On a muggy May afternoon in 1996 an emergency dispatcher in southern Florida got a call from a man on a cellular phone. The caller said, “Yes. I am fishing at Everglades Holiday Park, and a large jet aircraft has just crashed out here. Large. Like airliner-size.”
The dispatcher said, “Wait a minute. Everglades Park?”
“Everglades Holiday Park, along canal L-sixty-seven. You need to get your choppers in the air. I’m a pilot. I have a GPS. I’ll give you coordinates.”
“Okay, sir. What kind of plane did you say? Is it a large plane?”
“A large aircraft similar to a seven-twenty-seven or a umm … I can’t think of it.”
“Yes, sir. Okay. You said it looked like a seven-twenty-seven that went down?”
“Uh, it’s that type aircraft. It has twin engines in the rear. It is larger than an executive jet, like a Learjet.”
“It’s much bigger than that. I won’t tell you it’s a seven-twenty-seven, but it’s that type aircraft. No engines on the wing, two engines in the rear. I do not see any smoke, but I saw a tremendous cloud of mud and dirt go into the sky when it hit.”
“It was white with blue trim.”
“White with blue trim, sir?”
“It will not be in one piece.”
At the time of the accident, it was clear that the aircraft had suffered an in-flight fire of unexpected ferocity and very little warning. How could this happen? The fire started in the cargo hold classified as D, which means it was not required to include fire suppression units nor smoke detectors. This didn’t seem much of a risk: these cargo holds are not created for the transportation of hazardous materials. Besides, the hold was airtight. Fire would have a limited amount of oxygen and as result it would cease to burn very quickly, without needing crew intervention. Effectively, the built-in fire suppression is oxygen starvation.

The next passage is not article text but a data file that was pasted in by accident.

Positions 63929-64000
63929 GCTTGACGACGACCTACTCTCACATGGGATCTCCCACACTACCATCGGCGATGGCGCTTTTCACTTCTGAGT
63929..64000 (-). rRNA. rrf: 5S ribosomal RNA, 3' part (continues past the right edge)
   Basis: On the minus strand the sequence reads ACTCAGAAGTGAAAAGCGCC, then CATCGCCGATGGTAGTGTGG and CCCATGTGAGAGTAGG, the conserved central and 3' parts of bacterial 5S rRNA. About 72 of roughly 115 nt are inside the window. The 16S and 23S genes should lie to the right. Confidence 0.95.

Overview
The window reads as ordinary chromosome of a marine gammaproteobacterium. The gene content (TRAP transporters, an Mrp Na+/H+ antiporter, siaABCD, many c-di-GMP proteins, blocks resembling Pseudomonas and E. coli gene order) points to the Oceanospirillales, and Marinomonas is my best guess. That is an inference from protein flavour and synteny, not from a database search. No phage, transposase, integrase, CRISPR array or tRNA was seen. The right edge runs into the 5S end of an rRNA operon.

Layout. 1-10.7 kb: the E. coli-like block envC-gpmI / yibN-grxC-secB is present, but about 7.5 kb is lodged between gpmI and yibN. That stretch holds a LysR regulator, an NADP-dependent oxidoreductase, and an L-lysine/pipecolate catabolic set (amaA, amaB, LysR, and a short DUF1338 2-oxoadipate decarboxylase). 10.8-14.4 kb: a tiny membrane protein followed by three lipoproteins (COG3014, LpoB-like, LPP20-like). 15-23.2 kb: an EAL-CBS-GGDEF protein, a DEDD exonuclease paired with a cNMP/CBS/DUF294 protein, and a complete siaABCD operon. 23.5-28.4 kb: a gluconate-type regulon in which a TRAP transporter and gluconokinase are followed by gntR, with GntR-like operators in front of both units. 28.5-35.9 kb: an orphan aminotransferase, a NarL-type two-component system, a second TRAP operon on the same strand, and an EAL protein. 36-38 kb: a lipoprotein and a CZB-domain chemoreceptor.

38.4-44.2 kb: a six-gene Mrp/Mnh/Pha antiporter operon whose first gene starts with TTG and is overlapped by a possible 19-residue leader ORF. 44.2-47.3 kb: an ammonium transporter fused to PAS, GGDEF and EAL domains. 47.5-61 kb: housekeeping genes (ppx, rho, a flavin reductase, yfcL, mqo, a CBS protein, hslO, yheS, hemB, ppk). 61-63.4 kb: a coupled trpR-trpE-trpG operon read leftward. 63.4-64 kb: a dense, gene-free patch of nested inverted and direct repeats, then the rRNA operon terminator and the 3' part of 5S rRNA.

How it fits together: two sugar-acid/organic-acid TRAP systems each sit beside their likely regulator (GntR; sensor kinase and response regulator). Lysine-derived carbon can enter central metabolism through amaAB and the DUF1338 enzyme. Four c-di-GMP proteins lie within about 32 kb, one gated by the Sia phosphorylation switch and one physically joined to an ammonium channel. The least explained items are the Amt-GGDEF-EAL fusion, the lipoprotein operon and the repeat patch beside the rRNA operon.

Except that in this case, the hold was full of oxygen.
The class D cargo hold had been loaded with five boxes of unexpended oxygen generators which were improperly packed and which the airline was not authorised to transport.
ValuJet had purchased three MD-80 jets a few months earlier and the maintenance contact was given to SabreTech Corporation. The maintenance included the inspection of the oxygen generators on the planes, of which many were past their expiration date. ValuJet agreed that all the oxygen generators should be replaced and directed SabreTech to do so.
There were some 144 oxygen generators removed from the jets. Of these, six were reported as expended. The rest held oxygen and should have had their pin disabled with legally required safety caps.
These generators worked using a chemical reaction which had a side-effect of getting hot. Very hot.